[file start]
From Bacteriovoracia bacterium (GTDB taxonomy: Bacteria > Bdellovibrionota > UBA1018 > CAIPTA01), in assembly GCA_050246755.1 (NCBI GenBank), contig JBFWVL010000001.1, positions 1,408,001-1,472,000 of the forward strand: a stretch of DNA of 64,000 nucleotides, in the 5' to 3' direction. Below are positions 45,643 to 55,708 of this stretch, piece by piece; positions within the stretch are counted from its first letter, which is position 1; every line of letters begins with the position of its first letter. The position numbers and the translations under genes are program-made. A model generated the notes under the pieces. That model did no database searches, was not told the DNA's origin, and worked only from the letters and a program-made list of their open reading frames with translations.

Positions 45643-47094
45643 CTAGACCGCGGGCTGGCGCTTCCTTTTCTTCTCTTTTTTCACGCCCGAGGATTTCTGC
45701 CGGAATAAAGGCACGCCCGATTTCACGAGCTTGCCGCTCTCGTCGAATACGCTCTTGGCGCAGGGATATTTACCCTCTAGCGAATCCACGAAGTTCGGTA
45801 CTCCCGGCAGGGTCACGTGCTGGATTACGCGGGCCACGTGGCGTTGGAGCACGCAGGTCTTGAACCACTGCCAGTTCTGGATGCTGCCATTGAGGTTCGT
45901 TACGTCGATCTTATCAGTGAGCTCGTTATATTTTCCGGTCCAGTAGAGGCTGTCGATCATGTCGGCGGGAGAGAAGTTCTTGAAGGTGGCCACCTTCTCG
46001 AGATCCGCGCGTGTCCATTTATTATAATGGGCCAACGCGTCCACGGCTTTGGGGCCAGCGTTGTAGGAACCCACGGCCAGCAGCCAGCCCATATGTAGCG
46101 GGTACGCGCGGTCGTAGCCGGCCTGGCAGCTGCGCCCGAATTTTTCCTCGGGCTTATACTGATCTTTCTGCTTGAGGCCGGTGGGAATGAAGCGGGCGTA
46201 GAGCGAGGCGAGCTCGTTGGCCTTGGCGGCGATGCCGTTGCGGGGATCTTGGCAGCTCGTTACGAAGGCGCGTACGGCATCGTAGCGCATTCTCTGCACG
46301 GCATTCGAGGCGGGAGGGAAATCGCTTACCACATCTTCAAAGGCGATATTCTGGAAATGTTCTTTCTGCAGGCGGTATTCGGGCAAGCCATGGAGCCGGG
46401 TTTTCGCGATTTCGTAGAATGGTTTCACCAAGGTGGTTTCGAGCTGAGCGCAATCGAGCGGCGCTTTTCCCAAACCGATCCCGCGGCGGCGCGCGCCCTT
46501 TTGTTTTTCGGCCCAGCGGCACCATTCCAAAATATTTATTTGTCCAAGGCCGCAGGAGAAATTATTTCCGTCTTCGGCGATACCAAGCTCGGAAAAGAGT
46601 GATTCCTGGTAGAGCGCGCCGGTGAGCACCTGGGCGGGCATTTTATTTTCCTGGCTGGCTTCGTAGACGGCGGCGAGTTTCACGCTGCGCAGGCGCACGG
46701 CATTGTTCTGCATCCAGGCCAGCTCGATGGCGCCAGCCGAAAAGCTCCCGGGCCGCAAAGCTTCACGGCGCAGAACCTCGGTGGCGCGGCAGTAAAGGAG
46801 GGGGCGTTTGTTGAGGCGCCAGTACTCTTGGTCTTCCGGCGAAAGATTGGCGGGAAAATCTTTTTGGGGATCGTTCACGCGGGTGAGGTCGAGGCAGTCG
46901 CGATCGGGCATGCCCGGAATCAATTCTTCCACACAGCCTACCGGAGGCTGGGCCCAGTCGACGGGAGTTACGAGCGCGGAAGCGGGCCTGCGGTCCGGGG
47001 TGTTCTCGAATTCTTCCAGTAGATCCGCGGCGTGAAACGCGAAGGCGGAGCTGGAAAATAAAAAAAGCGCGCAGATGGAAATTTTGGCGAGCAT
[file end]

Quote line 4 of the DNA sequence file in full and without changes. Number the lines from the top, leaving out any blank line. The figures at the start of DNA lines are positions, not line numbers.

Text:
45701 CGGAATAAAGGCACGCCCGATTTCACGAGCTTGCCGCTCTCGTCGAATACGCTCTTGGCGCAGGGATATTTACCCTCTAGCGAATCCACGAAGTTCGGTA